It is not simplistic to say that much of the tension faced by Jesus of Nazareth, was tension between morals and ethics. On the one hand, there was a prevailing Morality, in the form of religious and cultural codes. On the other, Jesus would talk about ‘bearing fruit’ – about work at the core of your being, that would manifest itself in good behaviour.  You rarely find Jesus giving people rules to live by – in fact, Jesus doesn’t ever preach at people.  The nearest thing you can find to a sermon, has him encouraging his followers to break the prevailing moral code.  Jesus was not big on morality.


Aristotle is helpful then – in the way that he unpacked how virtue can take root in a person’s life, the influence that a person’s background can have, and the importance of fostering good habits rather than only following rules.


The parable of the Good Samaritan illustrates the point beautifully. By the standards of the day, Jesus should have issued a trigger warning.  The phrase, ‘a Priest, a Levite and an Israelite’ rolled off the tongue of a first century Palestinian rather like we might say, ‘Friends, Romans and … Countrymen,’ or ‘the good, the bad and the … ugly.’  And Jesus throws a hand grenade into people’s rhetorical expectations.  Perhaps the best illustration is Goldilocks – who went into the house of the Daddy Bear, the Mummy Bear, and the Isis Operative.  In the politically correct circles of the moral majority, it was profoundly offensive to speak about Samaritans, especially as objects of virtue. It’s that kind of behaviour that gets you no-platformed.  There were no safe spaces anywhere near Jesus when he was in full-flow.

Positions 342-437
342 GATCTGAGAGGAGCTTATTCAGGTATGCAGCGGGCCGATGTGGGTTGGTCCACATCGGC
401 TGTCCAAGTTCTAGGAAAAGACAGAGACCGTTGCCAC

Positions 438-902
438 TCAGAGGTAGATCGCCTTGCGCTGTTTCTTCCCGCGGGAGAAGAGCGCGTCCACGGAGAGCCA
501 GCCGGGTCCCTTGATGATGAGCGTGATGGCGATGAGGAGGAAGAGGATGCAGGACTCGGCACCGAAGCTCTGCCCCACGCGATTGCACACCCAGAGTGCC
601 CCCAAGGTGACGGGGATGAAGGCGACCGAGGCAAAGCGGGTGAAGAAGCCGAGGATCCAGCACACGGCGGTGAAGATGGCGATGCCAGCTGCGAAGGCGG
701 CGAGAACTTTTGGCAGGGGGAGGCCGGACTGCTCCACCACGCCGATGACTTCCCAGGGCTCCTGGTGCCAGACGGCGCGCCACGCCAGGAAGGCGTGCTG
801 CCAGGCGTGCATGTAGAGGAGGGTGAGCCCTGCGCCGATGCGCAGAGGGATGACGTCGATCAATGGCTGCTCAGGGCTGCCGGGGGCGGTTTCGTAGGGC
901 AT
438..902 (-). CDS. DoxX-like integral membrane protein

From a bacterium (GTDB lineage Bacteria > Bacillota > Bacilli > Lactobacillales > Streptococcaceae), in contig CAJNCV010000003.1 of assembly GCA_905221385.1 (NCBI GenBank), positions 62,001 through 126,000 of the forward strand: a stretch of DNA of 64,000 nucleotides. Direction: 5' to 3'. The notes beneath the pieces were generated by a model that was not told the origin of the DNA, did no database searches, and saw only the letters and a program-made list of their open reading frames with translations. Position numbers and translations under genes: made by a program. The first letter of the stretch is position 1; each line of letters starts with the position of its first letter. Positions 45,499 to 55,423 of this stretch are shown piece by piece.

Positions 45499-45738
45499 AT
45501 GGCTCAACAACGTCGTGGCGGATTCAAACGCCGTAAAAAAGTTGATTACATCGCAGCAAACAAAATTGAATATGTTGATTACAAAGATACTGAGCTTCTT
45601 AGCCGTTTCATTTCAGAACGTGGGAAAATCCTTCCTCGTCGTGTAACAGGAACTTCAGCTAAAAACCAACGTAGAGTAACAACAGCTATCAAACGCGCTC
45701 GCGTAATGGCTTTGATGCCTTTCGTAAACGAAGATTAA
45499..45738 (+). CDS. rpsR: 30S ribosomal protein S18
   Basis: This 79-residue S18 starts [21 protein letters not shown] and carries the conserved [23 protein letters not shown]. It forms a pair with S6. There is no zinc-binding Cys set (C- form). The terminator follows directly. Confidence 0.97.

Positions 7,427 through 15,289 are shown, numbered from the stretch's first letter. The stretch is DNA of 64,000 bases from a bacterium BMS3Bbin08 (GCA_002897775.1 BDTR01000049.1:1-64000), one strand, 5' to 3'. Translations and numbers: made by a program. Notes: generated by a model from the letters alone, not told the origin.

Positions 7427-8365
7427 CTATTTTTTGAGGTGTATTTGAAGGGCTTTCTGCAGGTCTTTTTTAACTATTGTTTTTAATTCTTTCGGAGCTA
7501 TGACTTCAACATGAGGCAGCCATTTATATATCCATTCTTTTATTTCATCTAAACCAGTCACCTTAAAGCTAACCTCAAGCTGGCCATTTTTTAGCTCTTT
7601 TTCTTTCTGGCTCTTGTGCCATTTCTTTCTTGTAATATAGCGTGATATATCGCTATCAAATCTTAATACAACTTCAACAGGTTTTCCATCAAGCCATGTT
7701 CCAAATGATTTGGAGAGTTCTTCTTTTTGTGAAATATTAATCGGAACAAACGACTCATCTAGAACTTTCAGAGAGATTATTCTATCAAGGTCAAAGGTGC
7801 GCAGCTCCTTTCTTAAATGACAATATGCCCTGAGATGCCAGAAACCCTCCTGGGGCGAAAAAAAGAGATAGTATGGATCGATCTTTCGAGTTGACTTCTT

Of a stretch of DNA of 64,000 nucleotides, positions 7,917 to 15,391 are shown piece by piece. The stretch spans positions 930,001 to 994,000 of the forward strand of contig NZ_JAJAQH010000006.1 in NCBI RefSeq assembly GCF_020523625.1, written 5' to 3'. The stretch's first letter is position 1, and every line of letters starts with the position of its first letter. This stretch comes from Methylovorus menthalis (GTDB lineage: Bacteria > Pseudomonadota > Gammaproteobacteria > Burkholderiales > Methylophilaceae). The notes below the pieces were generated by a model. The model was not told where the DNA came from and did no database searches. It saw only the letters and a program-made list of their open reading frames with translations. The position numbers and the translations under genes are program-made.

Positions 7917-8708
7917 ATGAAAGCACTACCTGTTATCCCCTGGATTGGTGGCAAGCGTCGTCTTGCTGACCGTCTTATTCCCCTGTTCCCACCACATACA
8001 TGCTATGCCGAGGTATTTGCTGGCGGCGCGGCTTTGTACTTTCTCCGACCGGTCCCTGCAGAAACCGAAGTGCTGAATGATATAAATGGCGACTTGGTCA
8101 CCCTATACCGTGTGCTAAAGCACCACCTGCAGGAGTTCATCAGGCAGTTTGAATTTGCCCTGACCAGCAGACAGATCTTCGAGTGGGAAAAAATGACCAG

The priest and the Levite, not to mention the lawyer at the heart of this controversy, represented morality – religious or social mores that ought to be applied.  It is a parable about morals as opposed to ethics.  It was a story told to a lawyer who had asked what good thing he must do, i.e., what procedure he must follow, what rules he must apply, in order to receive eternal life, what morality should he treasure?  Jesus responds not by telling him which rules to follow, but by calling him to love his neighbour – because in loving his neighbour he is loving the God of Israel.


If you want to turn this into a moral tale, then you can list all the things that the Good Samaritan did – a list which incidentally was at odds with the prevailing moral code of the day, and at odds with the particular virtues treasured by Aristotle.  Or you can reduce it to some shallow and inoffensive moral injunction – like ‘hug a hoody.’ But the Samaritan was hated more than that.  He was more irredeemable than someone who voted differently from me in the referendum.  It was assumed that he was automatically and beyond question, a bad person. So how did the Good Samaritan show that he was good?